The Student Government (SG) executive branch made the right choice to change its mind and not request $7,000 more from the SG senate to take students to the FSU-USF football game later this month.
The senate saw fit to approve an executive branch payroll increase of $90,733.50 on May 26, which included the payroll of eight Student Resource Agency (SRA) employees. However, the SRA portion only totaled $35,841.
Thankfully, this new expenditure wasn’t brought to the senate this time, as the executive branch changed its plans to transfer the funds from their loaded payroll.
At the time, the increase seemed extravagant and wasteful – considering the executive branch has two press secretaries now. To try and justify the increase, Student Body Vice President Bruno Portigliatti then argued that the executive branch was over-budgeting, because the previous executive branch had to request more money throughout the year.
“We’re requesting the money in the beginning,” Portigliatti told The Oracle in a June 18 article. “We’re not going to be requesting more money throughout the whole year. We know what we’re going to need and that’s it.”
It turns out the executive branch didn’t have all they need. What’s even more troubling is that they possibly didn’t consider taking the funds from its payroll in the first place.
The Oracle obtained an invoice, which showed a $7,000 projected cost for the FSU-USF trip, after the executive branch confirmed it would be requesting more money from the senate. Chief Executive Officer Shane Johnson said Tuesday that the executive branch would take it from its payroll after he got an e-mail from Daniel Shelnutt, chair of the Senate Appropriations Committee, and had a discussion with Student Body President Juan Soltero.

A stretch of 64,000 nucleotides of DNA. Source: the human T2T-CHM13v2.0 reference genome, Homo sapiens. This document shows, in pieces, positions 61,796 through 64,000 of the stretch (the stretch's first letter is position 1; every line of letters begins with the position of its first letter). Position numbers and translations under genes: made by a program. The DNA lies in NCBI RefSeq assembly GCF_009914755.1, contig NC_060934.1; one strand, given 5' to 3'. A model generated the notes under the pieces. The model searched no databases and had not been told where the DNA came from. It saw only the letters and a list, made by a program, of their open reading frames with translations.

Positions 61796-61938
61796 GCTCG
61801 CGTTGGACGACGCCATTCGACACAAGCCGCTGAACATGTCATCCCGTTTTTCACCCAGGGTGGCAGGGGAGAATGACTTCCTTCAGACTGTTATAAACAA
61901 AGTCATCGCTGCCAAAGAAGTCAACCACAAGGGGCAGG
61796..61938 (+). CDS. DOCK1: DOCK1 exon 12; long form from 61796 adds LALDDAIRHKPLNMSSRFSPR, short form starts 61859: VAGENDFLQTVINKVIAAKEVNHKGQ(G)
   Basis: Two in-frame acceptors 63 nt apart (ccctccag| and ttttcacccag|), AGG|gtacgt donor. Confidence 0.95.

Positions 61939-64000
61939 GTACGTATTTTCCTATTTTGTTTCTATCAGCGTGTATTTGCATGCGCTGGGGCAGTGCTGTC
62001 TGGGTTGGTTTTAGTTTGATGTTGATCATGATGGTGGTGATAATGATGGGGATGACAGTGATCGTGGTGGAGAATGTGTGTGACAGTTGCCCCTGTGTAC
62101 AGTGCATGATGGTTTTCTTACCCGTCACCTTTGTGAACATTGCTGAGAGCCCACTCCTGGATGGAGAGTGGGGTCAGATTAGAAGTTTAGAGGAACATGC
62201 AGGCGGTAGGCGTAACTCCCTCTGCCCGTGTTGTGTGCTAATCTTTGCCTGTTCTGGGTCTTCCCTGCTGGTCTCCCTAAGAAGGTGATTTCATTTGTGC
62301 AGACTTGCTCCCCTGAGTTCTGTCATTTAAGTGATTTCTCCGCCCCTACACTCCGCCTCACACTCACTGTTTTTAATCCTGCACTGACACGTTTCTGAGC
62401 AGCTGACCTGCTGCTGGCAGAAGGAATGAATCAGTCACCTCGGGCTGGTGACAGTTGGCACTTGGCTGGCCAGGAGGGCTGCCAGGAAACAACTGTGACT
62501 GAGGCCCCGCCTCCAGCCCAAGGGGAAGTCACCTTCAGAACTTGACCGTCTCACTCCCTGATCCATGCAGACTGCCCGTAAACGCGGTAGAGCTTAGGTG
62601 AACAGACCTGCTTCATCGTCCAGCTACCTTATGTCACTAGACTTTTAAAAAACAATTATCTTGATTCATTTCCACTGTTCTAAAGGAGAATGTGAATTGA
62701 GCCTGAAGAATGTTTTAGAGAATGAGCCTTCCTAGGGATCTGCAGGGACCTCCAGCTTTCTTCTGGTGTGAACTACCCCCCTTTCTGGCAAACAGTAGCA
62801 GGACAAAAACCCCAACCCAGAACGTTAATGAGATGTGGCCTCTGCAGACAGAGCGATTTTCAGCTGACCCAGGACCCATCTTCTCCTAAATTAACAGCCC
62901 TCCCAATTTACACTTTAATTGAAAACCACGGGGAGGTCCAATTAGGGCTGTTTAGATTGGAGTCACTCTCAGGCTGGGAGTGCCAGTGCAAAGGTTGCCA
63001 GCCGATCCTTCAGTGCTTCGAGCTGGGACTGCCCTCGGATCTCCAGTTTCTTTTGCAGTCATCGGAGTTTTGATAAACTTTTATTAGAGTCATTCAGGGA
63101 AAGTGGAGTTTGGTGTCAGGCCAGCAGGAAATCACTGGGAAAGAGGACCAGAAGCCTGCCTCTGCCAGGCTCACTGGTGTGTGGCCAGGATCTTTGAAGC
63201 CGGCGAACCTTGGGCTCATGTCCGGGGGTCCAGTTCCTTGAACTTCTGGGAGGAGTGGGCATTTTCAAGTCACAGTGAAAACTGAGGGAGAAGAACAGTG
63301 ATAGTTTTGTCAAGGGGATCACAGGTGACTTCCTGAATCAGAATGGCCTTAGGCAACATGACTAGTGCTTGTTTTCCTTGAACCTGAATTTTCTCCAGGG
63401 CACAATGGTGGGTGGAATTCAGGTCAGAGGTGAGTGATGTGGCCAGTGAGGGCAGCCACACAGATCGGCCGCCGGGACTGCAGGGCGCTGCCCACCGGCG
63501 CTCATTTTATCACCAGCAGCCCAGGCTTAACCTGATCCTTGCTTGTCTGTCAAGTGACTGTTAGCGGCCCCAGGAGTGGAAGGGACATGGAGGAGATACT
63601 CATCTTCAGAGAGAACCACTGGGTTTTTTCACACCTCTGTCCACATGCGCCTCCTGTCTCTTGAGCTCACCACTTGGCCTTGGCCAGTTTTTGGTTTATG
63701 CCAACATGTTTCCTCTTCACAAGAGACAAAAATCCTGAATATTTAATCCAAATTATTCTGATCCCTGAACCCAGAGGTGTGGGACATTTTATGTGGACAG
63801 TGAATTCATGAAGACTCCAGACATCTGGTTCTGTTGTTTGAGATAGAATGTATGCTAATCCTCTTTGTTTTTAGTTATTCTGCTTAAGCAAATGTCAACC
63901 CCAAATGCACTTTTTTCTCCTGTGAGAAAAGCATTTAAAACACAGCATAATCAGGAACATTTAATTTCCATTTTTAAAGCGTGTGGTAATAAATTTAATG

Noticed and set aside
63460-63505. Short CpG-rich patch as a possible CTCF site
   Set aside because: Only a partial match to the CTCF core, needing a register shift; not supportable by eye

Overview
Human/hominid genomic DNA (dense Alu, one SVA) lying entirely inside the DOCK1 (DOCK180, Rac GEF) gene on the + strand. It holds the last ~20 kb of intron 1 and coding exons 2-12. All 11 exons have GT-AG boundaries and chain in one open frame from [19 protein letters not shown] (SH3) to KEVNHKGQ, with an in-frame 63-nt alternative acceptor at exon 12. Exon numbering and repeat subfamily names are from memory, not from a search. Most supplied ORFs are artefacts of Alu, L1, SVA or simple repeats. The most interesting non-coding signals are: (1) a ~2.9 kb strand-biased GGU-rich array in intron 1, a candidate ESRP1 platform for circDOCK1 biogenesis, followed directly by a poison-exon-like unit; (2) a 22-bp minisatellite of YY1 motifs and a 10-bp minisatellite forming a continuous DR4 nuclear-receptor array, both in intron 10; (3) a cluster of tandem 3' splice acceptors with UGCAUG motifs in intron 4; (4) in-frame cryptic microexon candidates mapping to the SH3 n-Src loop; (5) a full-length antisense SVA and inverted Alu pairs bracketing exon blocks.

This was the right move by the executive branch. Funds for these kinds of expenditures come from students’ Activity & Service (A&S) fees, and the senate shouldn’t have to use students’ money, while the executive branch sits on a boosted payroll.
Providing transportation for the students to the game is not a bad idea, but it’s imperative that these funds come from the right place.
What is most worrying is that this change by the executive branch was essentially a last-minute decision. The original plan was to be presented at a Senate Appropriations Committee meeting Thursday. Though Shelnutt disapproved of the plan, it still may have been rubber-stamped by the senate.
The executive branch has spent in excess already, and although it made the right call this time, it’s important it makes the right decision consistently.